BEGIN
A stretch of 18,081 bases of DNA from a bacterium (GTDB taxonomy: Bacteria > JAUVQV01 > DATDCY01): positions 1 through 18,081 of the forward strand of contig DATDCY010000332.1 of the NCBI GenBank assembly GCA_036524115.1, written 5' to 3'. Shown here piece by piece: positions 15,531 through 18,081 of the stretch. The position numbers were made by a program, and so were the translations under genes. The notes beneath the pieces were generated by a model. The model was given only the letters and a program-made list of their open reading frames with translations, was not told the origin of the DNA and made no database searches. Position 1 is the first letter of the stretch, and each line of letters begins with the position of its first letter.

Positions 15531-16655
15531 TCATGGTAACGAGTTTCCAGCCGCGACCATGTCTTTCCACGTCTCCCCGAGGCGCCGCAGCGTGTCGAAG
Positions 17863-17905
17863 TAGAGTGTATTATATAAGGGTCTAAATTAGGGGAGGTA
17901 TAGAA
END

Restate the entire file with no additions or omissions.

A stretch of 18,081 bases of DNA from a bacterium (GTDB taxonomy: Bacteria > JAUVQV01 > DATDCY01): positions 1 through 18,081 of the forward strand of contig DATDCY010000332.1 of the NCBI GenBank assembly GCA_036524115.1, written 5' to 3'. Shown here piece by piece: positions 15,531 through 18,081 of the stretch. The position numbers were made by a program, and so were the translations under genes. The notes beneath the pieces were generated by a model. The model was given only the letters and a program-made list of their open reading frames with translations, was not told the origin of the DNA and made no database searches. Position 1 is the first letter of the stretch, and each line of letters begins with the position of its first letter.

Positions 15531-16655
15531 TCATGGTAACGAGTTTCCAGCCGCGACCATGTCTTTCCACGTCTCCCCGAGGCGCCGCAGCGTGTCGAAG
Positions 17863-17905
17863 TAGAGTGTATTATATAAGGGTCTAAATTAGGGGAGGTA
17901 TAGAA